Receiving treatment for addiction or mental illness can be a difficult and trying experience, but unconditional positive regard can help you make it through. Unconditional positive regard is an important concept for both therapists and their clients to understand and practice in order to ensure treatment has the best chance for success.
What Is Unconditional Positive Regard?
Unconditional positive regard is a part of a person-centered form of psychotherapy developed by Carl Rogers during the mid-twentieth century. As a humanist, Rogers believed that people possess an inherent desire for and ability to work toward achieving self-actualization. If people tap into that potential, they can achieve personal growth.
Unconditional positive regard is part of this self-actualization, and it refers to the act of viewing another person as a human being possessing their own distinct agency. Despite whatever flaws or destructive behavior they struggle with, they are always striving toward a place of self-actualization.
Without unconditional positive regard, it becomes easy for a therapist to dismiss a person struggling with addiction or mental health as a lost cause. If you are the one struggling with addiction or mental health, it’s important to turn that unconditional positive regard inward and view yourself as a person who is capable and worthy of self-determination.
Is Unconditional Positive Regard Useful for Treatment?
It’s in these two distinct situations that unconditional positive regard becomes so important. First, for the therapist who is engaging those struggling with mental health issues or addiction, unconditional positive regard can provide a path toward building a healthy interaction with the client.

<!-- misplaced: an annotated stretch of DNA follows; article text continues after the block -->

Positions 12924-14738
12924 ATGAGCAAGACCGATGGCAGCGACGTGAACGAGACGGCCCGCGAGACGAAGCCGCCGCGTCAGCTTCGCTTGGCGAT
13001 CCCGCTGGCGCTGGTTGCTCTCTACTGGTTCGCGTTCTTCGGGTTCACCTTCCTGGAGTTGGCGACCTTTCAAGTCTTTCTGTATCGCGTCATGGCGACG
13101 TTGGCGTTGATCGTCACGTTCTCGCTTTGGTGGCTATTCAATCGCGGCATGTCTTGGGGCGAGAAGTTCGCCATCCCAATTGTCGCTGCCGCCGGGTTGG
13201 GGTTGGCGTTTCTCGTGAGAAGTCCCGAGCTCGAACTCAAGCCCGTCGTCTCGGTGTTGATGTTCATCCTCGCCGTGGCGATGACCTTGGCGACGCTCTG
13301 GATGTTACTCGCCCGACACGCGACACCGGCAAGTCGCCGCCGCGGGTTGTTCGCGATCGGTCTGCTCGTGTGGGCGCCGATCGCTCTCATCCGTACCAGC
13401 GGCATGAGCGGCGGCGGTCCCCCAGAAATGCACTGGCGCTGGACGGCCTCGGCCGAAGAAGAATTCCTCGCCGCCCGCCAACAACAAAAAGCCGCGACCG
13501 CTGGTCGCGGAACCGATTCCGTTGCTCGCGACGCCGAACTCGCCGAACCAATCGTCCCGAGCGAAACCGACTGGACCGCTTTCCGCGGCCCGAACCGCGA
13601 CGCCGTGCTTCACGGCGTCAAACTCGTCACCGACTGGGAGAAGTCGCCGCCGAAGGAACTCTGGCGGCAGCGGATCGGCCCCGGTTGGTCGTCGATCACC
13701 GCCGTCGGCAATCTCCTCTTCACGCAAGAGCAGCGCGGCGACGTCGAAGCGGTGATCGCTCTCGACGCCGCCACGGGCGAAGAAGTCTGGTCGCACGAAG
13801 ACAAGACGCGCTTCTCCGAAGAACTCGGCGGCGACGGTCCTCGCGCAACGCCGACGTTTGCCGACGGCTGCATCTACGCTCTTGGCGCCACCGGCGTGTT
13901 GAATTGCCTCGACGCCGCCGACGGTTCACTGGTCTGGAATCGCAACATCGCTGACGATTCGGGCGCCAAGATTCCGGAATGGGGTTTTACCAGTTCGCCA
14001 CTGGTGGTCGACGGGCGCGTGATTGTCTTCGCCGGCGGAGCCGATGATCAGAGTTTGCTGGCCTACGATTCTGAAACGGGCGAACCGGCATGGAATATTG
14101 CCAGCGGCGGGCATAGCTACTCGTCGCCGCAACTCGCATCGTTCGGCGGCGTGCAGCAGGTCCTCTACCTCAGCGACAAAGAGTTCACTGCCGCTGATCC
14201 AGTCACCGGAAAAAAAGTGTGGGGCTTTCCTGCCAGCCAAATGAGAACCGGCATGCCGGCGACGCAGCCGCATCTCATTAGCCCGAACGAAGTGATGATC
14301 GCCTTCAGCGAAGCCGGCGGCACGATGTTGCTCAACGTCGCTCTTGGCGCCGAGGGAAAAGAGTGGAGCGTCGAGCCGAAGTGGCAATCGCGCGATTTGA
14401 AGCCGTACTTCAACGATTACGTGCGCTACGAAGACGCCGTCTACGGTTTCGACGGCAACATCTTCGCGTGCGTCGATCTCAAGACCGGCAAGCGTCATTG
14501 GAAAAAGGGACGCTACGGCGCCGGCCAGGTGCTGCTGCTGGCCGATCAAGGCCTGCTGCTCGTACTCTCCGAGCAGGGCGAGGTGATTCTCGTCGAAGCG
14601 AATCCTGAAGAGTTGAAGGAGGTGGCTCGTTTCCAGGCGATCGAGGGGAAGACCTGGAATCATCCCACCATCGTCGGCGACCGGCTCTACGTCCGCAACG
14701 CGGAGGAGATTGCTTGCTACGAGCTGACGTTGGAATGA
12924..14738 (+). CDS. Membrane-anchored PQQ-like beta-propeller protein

Therapists interact with all sorts of people, and sometimes those people make choices that are dangerous or destructive to the client or the people around them. It can be difficult not to engage those behaviors and attempt to correct them, but that strategy may lead to the client feeling like they can’t speak honestly.
With unconditional positive regard, a therapist can make it clear that, while they may not condone a person’s activities, they accept the person as able to make their own choices and that they are able to proceed toward a more constructive lifestyle.
How Can You Practice Unconditional Positive Regard?
If you’re struggling with addiction or mental health issues, that sense of self-determination should be turned inward. Often, destructive behaviors stem from feelings of inadequacy or lack of self-worth, but believing that you can achieve a more constructive life is vital to your physical and mental health.
While you may believe that you aren’t worthwhile as a person or that you will only ever make harmful choices, with unconditional positive regard, you can begin to unravel those beliefs and replace them with the idea that you have the ability to make your own choices.
Learning to accept yourself as worthwhile can help you have the courage and determination to make new choices, to accept your faults as part of who you are and to strive toward a healthier life. Accepting yourself as a person with agency can also help you view others the same way, changing how you relate to them.
Unconditional positive regard is important both for treatment and for everyday life. By viewing you as able to make your own choices, a therapist can create a safe environment to discuss the choices you are making. By viewing yourself as worthwhile, you can strive toward a healthier, more fulfilling life.